It's almost a given, and nothing has much has changed on that front with the new model.
The range-topping five-door Exceed has a rear diff lock to add to its traction abilities, a frugal, torquey diesel to tackle demanding driving without demanding too much from your wallet, and decent ground clearance and a short front overhang to get you over rough terrain.
Fit-out and equipment
Step inside, however, and this looks like anything but a bush-bashing rock-hopper, with its leather trim, rear DVD player, and a top-grade sound system with subwoofer. The Rockford Fosgate Acoustic 860-watt 12-speaker sound system (with wheel-mounted controls) can vibrate mirrors and internal organs better than most outback roads.
The trip computer display has all manner of information — although sometimes it's a bit convoluted getting to some of it — including a compass, altimeter, barometer, temperature, time and date.
The features list continues with auxiliary input jack, as well as a Bluetooth phone link within the ‘Mitsubishi Multi Communication System’ which also controls the sound system and satellite navigation.
There's front and rear climate control, rain sensing wipers and light-sensing headlights, dual front, side and curtain airbags, rear parking sensors and a reversing camera (although front sensors would be welcome as well) and automatic dimming rear-view mirrors.
Getting a glimpse of what's behind you in an SUV is also a good thing and the Exceed has that covered with a reversing camera, although a cover for the camera might not be a bad idea — Porsche's Cayenne and the new Golf both have worthwhile systems to put the camera out of reach from road grime until required.
Winter weather is a little easier to take with heaters in the power-adjustable leather seats — just the thing for a sore back on a cold morning.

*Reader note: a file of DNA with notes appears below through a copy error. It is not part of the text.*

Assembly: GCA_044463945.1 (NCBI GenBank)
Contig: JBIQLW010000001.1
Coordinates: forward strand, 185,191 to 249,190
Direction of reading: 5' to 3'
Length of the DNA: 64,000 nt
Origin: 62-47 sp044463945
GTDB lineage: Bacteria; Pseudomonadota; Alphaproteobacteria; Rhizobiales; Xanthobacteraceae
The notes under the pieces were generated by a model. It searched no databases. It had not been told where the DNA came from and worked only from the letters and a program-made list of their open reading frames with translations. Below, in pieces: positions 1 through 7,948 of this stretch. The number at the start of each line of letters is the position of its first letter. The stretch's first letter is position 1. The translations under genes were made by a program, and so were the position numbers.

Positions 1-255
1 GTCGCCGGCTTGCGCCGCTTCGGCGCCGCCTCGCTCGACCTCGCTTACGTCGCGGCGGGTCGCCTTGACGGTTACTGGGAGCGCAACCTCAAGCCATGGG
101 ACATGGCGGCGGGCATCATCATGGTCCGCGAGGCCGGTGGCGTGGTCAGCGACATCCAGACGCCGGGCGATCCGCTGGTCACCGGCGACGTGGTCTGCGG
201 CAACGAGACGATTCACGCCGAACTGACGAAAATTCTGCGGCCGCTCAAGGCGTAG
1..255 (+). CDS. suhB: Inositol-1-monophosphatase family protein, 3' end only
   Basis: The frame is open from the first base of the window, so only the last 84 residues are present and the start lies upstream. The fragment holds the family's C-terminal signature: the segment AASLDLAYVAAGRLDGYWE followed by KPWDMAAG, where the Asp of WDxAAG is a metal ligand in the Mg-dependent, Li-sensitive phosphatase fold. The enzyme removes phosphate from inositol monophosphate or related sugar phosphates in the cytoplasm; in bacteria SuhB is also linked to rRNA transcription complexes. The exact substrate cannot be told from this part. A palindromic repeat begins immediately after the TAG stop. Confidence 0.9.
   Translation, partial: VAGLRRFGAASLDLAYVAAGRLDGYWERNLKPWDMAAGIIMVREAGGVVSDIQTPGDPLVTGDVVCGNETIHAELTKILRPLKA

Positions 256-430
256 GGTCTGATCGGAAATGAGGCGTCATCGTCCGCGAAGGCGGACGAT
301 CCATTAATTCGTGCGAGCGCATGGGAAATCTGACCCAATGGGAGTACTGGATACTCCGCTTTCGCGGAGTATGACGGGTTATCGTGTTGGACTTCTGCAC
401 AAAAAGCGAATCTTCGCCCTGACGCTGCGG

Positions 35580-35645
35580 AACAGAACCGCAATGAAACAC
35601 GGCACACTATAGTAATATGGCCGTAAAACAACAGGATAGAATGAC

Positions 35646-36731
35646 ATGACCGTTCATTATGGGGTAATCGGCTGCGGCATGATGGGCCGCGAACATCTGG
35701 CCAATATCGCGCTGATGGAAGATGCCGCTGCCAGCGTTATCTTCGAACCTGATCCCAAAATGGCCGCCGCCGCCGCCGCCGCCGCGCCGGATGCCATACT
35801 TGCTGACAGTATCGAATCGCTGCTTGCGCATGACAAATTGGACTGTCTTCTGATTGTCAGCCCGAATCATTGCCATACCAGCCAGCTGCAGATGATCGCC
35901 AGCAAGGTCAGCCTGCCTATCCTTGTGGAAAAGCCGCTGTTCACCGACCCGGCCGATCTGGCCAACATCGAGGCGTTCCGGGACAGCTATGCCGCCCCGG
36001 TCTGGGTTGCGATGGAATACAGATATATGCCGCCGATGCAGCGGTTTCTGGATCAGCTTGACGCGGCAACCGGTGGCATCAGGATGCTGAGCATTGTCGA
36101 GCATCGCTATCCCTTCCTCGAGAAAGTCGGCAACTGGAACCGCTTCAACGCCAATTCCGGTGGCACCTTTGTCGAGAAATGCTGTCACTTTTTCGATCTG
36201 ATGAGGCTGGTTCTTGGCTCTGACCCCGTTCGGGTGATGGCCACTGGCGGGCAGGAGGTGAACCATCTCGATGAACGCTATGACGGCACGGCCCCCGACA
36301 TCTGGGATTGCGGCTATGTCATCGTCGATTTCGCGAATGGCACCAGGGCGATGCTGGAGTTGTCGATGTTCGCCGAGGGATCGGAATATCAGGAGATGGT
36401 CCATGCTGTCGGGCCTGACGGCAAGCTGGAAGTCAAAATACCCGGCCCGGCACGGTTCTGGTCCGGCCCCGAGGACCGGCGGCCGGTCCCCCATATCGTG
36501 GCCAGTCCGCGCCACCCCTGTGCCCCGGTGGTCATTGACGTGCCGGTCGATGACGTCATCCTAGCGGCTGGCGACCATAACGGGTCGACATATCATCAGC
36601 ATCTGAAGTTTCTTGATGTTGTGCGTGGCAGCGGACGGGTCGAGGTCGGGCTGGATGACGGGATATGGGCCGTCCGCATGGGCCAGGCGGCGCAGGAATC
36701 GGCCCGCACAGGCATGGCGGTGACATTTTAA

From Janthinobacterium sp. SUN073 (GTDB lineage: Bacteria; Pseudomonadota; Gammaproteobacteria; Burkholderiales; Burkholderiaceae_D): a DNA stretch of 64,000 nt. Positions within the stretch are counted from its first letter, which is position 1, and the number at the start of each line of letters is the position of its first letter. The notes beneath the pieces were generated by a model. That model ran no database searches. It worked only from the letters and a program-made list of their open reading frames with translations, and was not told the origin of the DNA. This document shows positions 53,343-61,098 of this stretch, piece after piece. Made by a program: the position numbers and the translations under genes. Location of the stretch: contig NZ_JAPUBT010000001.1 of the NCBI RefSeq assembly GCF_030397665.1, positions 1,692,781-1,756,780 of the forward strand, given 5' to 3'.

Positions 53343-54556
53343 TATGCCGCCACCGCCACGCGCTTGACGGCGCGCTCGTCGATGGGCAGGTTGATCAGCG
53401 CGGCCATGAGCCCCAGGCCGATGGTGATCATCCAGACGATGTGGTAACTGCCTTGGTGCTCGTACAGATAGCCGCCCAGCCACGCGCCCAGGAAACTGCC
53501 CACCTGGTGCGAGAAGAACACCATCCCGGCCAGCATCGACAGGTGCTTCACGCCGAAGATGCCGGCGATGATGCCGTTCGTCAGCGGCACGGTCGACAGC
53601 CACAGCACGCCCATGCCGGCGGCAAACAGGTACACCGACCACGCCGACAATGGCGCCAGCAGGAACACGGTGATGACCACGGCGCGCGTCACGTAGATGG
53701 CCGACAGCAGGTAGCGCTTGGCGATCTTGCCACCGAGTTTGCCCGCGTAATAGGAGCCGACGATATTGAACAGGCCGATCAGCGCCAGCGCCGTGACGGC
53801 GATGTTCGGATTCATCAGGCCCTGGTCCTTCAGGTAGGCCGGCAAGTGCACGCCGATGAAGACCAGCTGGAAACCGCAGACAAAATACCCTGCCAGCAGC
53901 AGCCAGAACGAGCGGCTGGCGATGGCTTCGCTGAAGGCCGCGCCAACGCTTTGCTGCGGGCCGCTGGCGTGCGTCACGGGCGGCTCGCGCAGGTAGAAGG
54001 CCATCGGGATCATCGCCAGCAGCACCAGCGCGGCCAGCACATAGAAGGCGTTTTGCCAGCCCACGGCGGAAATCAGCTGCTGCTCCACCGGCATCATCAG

All of which makes it sound ideal (bearing in mind the $77,000 pricetag) as a family taxi. And much of the equipment list will delight the family. There's a lot to be said for keeping the kids entertained and the Pajero flagship has it covered. Its rear DVD player — complete with little remote-control holder and infra-red headphones — brings peace to the rear seat. At least until there's a disagreement over what to watch.
The tranquility in the rear is only somewhat disturbed by one of the Exceed's other features — the engine — which, despite work on the noise insulation, still has the clatter that many of its opposition has eradicated.
The upgraded 3.2-litre V6 turbodiesel boasts an 18 per cent increase in outputs, so there's a good amount of torque on offer — 441Nm — and the common-rail direct-injection system combines with a particle filter (on the automatic variant only) to keep thirst and emissions down.
Mitsubishi says the ADR fuel use figure is 9.2 litres per 100km, 13 per cent better than its predecessor — we had nearer 11 on test which is still pretty good — and the 243g/km emissions figure puts it below much of its opposition.
The four-wheel drive system is flexible, being able to run in rear or four-wheel drive on the road. The fuel benefits may only be a few per cent when running rear only (assuming you're not indulging in circlework in a paddock) but every bit helps.
And the difference on a wet road — sealed or unsealed — when all four wheels are working is noticeable and welcome. From an active safety point of view, it's a nice feeling of security when grunty rear-drivers are spinning freely in front of you.
Price: from $76,790.
Engine: 3.2-litre common-rail direct-injection DOHC 16-valve intercooled turbodiesel with diesel particulate filter.
Transmission: five-speed automatic, four-wheel drive, with centre and rear diff lock.
Power: 147kW @ 3800rpm.
Torque: 441Nm @ 2000rpm.
Fuel consumption: 9.2litres/100km, on test 11litres/100km, tank 88litres.
Jeep Cherokee Limited, from $50,490. Land Rover Discovery HSE, from $86,590. Nissan Pathfinder Ti, from $62,240. Toyota Prado Grande, from $79,950.